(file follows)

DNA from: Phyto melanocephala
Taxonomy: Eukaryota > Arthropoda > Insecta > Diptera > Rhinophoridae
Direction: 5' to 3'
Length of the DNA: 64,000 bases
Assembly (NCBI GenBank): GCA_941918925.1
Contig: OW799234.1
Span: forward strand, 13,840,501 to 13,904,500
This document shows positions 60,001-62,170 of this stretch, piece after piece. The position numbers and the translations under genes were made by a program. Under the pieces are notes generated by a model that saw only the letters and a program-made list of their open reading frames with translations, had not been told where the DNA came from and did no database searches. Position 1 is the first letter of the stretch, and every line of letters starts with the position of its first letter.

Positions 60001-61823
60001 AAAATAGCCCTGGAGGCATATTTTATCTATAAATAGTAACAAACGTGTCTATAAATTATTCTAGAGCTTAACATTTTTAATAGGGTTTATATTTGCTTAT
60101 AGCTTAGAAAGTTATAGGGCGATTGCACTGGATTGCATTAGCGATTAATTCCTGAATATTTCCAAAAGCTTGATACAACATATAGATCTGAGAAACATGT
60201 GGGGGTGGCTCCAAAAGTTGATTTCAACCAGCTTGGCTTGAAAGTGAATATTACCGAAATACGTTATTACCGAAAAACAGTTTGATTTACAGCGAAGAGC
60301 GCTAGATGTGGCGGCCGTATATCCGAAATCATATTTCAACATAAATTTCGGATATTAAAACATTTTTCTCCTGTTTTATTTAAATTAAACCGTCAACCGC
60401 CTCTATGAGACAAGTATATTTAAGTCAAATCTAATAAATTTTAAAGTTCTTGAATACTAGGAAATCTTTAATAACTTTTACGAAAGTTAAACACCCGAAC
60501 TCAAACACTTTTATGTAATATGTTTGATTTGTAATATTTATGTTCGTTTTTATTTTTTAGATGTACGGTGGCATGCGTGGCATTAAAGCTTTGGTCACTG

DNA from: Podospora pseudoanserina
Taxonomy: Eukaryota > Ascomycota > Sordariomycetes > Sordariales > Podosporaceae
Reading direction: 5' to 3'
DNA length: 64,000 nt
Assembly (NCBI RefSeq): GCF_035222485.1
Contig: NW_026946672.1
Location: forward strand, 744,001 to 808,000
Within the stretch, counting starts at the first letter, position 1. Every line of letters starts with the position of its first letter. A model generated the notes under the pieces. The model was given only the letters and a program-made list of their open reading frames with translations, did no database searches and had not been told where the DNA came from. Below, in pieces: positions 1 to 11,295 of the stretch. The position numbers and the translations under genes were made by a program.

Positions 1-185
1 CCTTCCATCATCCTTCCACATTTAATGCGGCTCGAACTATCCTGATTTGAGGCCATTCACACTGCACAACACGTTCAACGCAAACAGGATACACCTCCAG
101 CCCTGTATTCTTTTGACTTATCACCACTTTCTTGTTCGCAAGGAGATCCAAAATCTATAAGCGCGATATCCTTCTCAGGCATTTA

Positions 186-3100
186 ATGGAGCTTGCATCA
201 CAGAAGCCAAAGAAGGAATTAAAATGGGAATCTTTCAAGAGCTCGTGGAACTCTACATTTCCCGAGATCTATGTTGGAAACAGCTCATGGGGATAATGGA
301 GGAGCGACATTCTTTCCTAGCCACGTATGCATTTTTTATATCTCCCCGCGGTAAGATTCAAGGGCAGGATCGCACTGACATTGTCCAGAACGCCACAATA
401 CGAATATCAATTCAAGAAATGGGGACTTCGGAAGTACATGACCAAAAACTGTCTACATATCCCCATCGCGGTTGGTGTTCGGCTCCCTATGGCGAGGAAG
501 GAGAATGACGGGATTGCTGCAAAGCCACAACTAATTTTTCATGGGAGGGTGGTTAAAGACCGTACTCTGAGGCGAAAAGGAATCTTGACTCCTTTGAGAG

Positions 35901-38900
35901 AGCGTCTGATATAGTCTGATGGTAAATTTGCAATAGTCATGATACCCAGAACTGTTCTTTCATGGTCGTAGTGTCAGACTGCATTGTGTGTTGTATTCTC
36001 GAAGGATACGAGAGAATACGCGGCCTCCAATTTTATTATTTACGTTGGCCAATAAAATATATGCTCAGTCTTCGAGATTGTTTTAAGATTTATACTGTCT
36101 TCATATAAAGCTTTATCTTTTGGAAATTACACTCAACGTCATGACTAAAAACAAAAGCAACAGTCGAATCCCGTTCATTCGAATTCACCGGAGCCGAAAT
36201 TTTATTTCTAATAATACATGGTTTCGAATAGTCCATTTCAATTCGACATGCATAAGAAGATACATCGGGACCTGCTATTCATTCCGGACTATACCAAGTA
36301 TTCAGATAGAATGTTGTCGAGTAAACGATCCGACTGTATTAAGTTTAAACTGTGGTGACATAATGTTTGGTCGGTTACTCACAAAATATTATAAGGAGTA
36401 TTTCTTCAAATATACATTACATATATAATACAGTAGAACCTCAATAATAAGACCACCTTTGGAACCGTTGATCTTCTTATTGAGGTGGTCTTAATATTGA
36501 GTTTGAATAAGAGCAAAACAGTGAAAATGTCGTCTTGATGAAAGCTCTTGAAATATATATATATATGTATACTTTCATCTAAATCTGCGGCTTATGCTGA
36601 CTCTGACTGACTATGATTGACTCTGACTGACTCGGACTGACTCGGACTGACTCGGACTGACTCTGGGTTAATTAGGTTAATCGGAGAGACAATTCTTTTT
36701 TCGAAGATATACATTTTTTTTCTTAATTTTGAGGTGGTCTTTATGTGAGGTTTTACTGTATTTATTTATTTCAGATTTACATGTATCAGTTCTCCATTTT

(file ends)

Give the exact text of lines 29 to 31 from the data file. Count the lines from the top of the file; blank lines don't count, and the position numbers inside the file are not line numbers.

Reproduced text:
201 CAGAAGCCAAAGAAGGAATTAAAATGGGAATCTTTCAAGAGCTCGTGGAACTCTACATTTCCCGAGATCTATGTTGGAAACAGCTCATGGGGATAATGGA
301 GGAGCGACATTCTTTCCTAGCCACGTATGCATTTTTTATATCTCCCCGCGGTAAGATTCAAGGGCAGGATCGCACTGACATTGTCCAGAACGCCACAATA
401 CGAATATCAATTCAAGAAATGGGGACTTCGGAAGTACATGACCAAAAACTGTCTACATATCCCCATCGCGGTTGGTGTTCGGCTCCCTATGGCGAGGAAG